Why should I differentiate?
Differentiation Is a teacher’s response to learner’s needs Shaped by mindset & guided by general principles of differentiation Respectful tasksFlexible groupingContinual assessment Teachers can differentiate through Content Process ProductAffect/Environment According to students’ Readiness Through a variety of instructional strategies such as: RAFTS…Graphic Organizers…Scaffolding Reading…Cubing…Think-Tac-Toe…Learning Contracts…Tiering… Learning/Interest Centers… Independent Studies….Intelligence Preferences…Orbitals…Complex Instruction…4MAT…Web Quests & Web Inquiry…ETC. Quality Curriculum Bldg. Community InterestLearning Profile
Teacher’s can differentiate by… ContentProcessProduct
Content: Common Ways to Differentiate Content: Leveled texts Same theme; different context topic Varied math operations Interest centers; free choice time Mini lessons on how to … Books on tape; highlighted text, reading partners Strickland- ASCD What students learn and the materials or mechanisms through which that is accomplished.
Process Common Ways to Differentiate Process: Opportunity to work in pairs or groups Group roles Dictated journal entries Use of technology Amount or kind of teacher help available Various types of graphic organizers and supporting documents Varied task directions Tiered activities Strickland - ASCD It describes activities designed to ensure that students use key skills to make sense out of essential ideas and information. How they learn it.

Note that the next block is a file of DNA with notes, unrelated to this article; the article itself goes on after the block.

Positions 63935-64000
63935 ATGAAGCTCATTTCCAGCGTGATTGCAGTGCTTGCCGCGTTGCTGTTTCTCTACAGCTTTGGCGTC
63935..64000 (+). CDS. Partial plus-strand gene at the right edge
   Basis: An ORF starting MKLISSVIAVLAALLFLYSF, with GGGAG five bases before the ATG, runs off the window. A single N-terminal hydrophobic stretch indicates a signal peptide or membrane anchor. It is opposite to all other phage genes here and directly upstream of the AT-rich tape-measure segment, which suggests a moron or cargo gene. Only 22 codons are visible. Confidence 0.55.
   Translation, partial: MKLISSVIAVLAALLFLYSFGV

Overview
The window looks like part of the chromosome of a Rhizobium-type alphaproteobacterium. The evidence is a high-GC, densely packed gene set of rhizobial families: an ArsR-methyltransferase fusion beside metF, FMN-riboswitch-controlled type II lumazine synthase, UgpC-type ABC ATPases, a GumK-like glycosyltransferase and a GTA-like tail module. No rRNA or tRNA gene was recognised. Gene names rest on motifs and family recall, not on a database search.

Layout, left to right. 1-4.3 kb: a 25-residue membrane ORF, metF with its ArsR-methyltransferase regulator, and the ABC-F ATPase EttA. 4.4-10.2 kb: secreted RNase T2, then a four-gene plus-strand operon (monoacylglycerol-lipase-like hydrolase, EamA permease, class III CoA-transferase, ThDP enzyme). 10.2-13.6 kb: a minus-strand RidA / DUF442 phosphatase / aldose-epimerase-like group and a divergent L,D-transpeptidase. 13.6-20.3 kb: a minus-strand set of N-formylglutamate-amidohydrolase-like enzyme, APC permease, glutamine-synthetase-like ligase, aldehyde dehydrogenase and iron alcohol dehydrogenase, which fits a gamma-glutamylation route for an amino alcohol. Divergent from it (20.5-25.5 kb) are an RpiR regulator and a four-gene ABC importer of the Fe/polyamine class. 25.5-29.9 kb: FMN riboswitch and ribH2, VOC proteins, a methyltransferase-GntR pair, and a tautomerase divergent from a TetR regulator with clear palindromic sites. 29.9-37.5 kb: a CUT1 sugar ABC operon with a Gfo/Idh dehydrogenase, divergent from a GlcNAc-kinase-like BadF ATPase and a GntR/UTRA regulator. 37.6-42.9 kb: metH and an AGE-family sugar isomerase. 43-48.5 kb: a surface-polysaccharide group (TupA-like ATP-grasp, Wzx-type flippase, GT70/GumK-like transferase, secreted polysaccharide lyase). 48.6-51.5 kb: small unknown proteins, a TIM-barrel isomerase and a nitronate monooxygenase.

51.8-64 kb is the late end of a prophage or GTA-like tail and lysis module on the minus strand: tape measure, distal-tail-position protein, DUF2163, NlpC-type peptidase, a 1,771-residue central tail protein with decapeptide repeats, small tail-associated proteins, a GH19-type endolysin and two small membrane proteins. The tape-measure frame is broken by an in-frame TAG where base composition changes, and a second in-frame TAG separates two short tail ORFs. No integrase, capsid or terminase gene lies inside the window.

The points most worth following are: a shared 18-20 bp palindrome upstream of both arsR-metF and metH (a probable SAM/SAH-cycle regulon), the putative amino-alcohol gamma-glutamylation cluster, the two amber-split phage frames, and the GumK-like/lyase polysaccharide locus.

Product Common Ways to Differentiate Product Product options Tiered products Varied criteria for success Varied timelines Varied Audiences Strickland - ASCD They are vehicles through which students demonstrate and extend what they have learned
Community Builder: “Four of a Kind” Differences Differences Differences Differences Similarities (Find four common similarities)
According to the students’… ReadinessInterestLearning Style
Readiness refers to a student’s knowledge, understanding, and skill related to a particular sequence of learning. Only when a students works at a level of difficulty that is both challenging and attainable for that student does learning take place. - Tomlinson 2003
Too Comfortable Too Overpowering Appropriate Challenge Target For Challenge Zone of Proximal Development and Flow Paralyzing task Known task Perspiring task PANIC Karen Lelli Austin